(100) Days of Soundtrack: #25 – Rick Astley – Whenever You Need Somebody

The internet finds Rick Astley hilarious, because the internet is collectively two years old. In one of its first collective decisions, the online hivemind decided that “Never Gonna Give You Up” should be the ultimate prank. It’s the sort of joke which gets tired the first time it happens, as you click the link and the opening strains of the song waft out at you, and all you can do is ask “why?” There are worse songs. There are goofier ones. Cheesier ones. There are straight up weird songs that would really blow someone’s mind if they were linked it from nowhere. The web chose “Never Gonna Give You Up.”

It’s not that there’s nothing inherently funny about Rick Astley… even as kids, his deep voice coming from his dorky ginger body was an easy joke to grasp. He’s the Doogie Howser of 80s R&B, and if that joke hit home for you, you are probably old enough to have loved Rick Astley non-ironically. That’s the thing: people once legit loved this man’s music. It’s no cheesier than any number of 80s songs considered “classics.” “Don’t You Want Me” is, to my ears, worlds worse, but “league-rolled” doesn’t have the same ring, I guess. In my younger days, by comparison, I liked Astley’s stuff just fine, until the web made whatever novelty was in the song wear thin, like everything else the web really runs with far enough. It’s only fair to give the album that made the man amous a fair shake. So while I am confronting you lovely folks with this on April Fools Day, acknowledging the confusing modern history of the song as a stand-in for an actual punchline, I would like to seriously explore Rick Astley’s 1987 effort, Whenever You Need Somebody.

Like most albums of the era, Astley saves the hit for first. It’s Tom Jones schmaltz, for sure, but it’s also no worse than anything that a Tom Jones would have recorded. We ignore how well layered this era of pop music was. Give it a real listen, and think about all the different parts combining into this silly, simple song. By track 3, we have hit #2, “Together Forever,” which, if the Rick Roll needed to be a thing, is the better option. It’s as cheesy, but doubly so by trending so close to the original hit. The video is INARGUABLY worse than “Give You Up”s. The topic matter is just as ridiculously pie-eyed. Yet again, if we analyze this for what it is, and when it happened, it’s still cotton candy, but the Cadillac of cotton candy. There’s nothing here that stands out as any more egregious than any number of other artists.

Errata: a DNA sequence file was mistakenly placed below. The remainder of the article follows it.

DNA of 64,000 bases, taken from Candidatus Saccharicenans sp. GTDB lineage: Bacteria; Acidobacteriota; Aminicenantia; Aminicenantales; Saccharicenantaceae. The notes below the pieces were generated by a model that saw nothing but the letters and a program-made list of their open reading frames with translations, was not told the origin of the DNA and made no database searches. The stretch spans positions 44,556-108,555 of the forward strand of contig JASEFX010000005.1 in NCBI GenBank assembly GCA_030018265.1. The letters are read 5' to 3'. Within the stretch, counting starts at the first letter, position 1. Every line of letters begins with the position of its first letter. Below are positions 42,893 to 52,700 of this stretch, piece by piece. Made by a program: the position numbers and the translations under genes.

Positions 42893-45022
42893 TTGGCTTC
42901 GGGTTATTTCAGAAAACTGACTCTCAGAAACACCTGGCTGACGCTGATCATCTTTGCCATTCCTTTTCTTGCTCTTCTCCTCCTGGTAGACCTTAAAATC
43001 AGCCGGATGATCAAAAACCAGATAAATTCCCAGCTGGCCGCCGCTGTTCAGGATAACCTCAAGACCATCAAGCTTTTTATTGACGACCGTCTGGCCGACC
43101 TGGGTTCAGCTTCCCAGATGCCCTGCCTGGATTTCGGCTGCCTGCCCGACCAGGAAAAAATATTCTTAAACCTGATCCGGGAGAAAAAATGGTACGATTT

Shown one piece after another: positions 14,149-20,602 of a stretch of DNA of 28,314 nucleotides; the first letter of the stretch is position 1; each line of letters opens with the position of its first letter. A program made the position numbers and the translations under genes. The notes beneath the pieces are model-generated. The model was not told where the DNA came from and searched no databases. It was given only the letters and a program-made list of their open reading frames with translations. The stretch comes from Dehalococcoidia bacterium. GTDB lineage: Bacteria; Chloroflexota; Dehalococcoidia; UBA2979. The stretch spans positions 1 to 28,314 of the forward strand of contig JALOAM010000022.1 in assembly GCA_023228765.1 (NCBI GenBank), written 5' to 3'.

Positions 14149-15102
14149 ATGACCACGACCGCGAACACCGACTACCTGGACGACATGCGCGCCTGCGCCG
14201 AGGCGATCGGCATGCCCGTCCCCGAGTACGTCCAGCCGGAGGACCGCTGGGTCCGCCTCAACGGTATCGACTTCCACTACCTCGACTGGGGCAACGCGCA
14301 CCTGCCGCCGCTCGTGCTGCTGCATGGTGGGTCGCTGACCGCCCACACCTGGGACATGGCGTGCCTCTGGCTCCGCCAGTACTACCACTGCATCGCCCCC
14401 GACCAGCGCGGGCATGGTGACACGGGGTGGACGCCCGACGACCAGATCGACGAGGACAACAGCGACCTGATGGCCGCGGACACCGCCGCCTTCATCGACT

No, the real painful parts of Rick Astley’s career are in the “bad boy” inflected title track, which starts off like a less successful “Give You Up”. The melody is not remotely coherent, and the style outside of the chorus doesn’t fit that deep cheesy voice. Keep in mind that this means there are three songs in a row which are basically the same song, because “Together Forever” is also, for all intents and purposes, the same song as “Never Gonna Give You Up.” They’re in the dull “love you, yes I do!” of “Don’t Say Goodbye,” and the weird gallop of “Slipping Away.” They’re in the “repeat the chorus until you are driven insane and begin slow fade” trick which ends most of these songs. “Never Gonna Give You Up” is legitimately high quality Astley. A little more digging would find much more embarrassing stuff. Not that you didn’t do embarrassing stuff when YOU were 20, right?

By the time “It Would Take a Strong Strong Man” starts up, with the drum intro and the synth riff threatening to go four-for-four with the same track, one is about ready to go back in time and throttle Astley’s ginger neck, but this is when his R&B style actually gets a bit of rhythm and a touch of blues. It’s no longer the bouncy 80s confection of his hits. Something authentic creeps up in Rick’s voice, like this is the one song he truly connected with. It is not a stroke of genius, but it is a legitimately good song. It follows with “The Love Has Gone,” which has its own somewhat darker mood as the first real lost-love song here. It is automatically a breath of fresh air, because it stands out fully from the rest of the pack. “When I Fall In Love,” one of the stronger highlights of the so-called great American songbook, is also done passably here, giving Astley a claim as an old school crooner despite the deeply 80s sound on this album. Shuttling to the opposite side of the musical spectrum, “You Move Me,” despite some cringeworthy lyricism, comes out of left field with a legitimate new-wave groove. Rick’s voice doesn’t have the same synthetic velvet feel here as it does on his hits, which makes it a more interesting instrument. What this means, of course, is that Rick Astley is not a joke artist. He is dated, for sure, but he’s a man with many more facets at 20 years old than most musicians have literally ever. One need not like him, but one should take him seriously.

So let’s reconsider Rick Astley as the go-to punchline to every joke on the internet. It is not only so easy as to become banal, but it’s not accurate. Astley doesn’t leave a sterling legacy, but if you can seriously look at Toto’s “Africa” or Journey’s “Separate Ways” and not see the utter epitome of a groanworthy musical era there too, and maybe even more strongly, perhaps you just need to be more honest with yourself.

Alex Lupica (@Alex_Soundtrack) has been in love with music since he was a toddler, despite its infidelities. (Really, music? Nu-metal? How could you!). Alex is Editor-in-Chief at The Daily Soundtrack.

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